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The Last Will of Williston Fish

The Author's Response

Williston Fish. A Last Will. New York: George H. Doran Co., 1908.

In this edition, Williston Fish rather crossly recounts the unfortunate history of his short text as an introduction to the “author approved” version. Since it is difficult to do justice to the combination of annoyance and humor, a portion of the text is reproduced here:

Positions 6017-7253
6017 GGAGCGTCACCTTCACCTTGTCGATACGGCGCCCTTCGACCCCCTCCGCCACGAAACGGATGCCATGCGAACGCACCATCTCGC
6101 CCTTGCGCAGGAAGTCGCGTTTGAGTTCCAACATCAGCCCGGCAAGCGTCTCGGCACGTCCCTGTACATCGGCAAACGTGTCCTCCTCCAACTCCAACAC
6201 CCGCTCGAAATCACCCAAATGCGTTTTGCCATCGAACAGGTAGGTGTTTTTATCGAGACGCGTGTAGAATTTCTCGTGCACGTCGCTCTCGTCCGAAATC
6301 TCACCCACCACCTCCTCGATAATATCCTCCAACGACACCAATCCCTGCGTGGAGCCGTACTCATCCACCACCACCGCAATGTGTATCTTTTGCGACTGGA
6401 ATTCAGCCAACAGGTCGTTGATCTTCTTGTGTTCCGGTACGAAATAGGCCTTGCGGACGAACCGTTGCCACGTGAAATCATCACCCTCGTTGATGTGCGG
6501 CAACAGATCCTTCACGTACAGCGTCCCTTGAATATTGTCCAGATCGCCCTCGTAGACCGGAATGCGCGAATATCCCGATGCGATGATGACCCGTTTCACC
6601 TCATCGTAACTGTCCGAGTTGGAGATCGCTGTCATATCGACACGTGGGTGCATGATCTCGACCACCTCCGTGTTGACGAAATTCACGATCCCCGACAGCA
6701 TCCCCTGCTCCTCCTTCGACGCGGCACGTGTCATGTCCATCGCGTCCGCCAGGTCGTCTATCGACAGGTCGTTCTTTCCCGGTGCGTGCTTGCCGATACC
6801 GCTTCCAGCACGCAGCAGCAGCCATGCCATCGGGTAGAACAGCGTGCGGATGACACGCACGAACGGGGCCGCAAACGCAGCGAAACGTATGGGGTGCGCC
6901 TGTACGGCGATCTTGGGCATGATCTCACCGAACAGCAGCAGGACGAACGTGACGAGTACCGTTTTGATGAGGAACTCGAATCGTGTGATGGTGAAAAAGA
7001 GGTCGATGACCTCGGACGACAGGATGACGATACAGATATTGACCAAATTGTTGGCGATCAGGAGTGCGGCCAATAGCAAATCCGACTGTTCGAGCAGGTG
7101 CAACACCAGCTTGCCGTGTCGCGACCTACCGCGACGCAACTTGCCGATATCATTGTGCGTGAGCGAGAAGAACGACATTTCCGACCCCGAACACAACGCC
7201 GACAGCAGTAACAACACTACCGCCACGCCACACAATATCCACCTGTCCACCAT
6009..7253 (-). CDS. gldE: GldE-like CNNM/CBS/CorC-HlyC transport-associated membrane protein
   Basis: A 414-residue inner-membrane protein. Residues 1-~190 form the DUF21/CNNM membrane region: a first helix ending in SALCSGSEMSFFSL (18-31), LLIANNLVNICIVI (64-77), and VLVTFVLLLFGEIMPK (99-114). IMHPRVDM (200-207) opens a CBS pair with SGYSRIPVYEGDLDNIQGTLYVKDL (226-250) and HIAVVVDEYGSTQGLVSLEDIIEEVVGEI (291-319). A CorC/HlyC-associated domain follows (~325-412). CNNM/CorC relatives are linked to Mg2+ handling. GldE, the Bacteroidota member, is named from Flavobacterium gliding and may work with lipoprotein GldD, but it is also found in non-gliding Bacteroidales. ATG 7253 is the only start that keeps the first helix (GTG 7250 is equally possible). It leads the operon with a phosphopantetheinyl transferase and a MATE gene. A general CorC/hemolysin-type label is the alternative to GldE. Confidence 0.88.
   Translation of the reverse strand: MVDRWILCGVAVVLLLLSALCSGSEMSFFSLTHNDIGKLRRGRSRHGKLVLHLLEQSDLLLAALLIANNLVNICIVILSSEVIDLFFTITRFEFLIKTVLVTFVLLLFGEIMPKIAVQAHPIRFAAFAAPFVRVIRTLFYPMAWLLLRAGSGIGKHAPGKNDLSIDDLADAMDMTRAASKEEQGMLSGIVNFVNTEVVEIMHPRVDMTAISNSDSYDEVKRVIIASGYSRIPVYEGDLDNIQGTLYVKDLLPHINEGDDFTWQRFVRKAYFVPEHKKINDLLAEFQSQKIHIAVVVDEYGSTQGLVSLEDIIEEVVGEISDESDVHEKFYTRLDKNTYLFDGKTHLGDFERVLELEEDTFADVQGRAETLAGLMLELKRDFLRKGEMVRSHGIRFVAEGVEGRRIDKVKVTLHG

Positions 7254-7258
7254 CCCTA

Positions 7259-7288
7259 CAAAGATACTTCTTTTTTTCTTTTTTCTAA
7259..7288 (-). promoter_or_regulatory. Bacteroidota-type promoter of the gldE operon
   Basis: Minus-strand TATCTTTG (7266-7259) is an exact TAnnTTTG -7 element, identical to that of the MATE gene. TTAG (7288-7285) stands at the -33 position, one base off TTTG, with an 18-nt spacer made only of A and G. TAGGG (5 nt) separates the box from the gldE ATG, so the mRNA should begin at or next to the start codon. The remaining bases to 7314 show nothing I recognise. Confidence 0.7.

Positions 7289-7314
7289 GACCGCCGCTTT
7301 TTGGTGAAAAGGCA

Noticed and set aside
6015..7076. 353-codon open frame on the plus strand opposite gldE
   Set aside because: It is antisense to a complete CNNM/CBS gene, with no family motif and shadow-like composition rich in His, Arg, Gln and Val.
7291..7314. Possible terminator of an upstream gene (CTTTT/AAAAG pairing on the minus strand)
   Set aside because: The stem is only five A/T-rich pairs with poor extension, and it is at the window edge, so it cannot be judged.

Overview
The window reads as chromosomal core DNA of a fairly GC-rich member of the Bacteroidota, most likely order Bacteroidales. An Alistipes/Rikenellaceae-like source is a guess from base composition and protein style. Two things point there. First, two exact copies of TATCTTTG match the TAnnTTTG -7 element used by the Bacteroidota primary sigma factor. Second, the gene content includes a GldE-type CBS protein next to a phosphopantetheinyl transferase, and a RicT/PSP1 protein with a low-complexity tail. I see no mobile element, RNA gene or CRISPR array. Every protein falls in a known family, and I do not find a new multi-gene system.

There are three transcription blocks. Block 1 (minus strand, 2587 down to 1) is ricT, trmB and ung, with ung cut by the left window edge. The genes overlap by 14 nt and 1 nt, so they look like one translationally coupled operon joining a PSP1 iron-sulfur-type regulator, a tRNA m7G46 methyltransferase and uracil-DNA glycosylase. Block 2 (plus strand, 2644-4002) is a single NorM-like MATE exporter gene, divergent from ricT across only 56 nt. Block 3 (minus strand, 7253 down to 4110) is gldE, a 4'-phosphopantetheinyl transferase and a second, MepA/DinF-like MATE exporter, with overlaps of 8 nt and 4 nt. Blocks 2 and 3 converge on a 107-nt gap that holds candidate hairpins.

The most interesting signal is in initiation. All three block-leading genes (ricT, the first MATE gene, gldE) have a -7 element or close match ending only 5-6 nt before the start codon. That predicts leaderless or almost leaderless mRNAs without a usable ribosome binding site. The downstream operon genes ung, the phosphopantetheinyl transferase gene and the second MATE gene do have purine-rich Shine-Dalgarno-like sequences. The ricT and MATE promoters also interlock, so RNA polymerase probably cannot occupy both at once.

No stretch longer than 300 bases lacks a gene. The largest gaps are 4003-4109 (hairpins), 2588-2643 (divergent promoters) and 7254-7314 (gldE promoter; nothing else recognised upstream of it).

I wrote "A Last Will" in 1897. It was published first in Harper's Weekly in 1898. Shortly afterwards it began to appear in a sporadic way in the newspapers. Whenever a newspaper did not have at hand what it really wanted, which was a piece entitled “Reunion of Brothers Separated for Fifty Years,” or Marriage Customs Among the Natives of the Fricassee islands,” it would run in this piece of mine. In return for the free use of the piece, the paper, not to be outdone in liberality, would generally correct and change it, and fix it up, often in the most beautiful manner; so that I am forced to believe that nearly every paper has on it a learned professor of literature and belles-lettres, always ready to red-ink the essays of the beginner and give them the seeming of masterpieces . . . Some writers can boast that their works have been translated into all foreign languages, but when I look pathetically about for some little boast, I can only say that this one of my pieces has been translated into all the idiot tongues of English.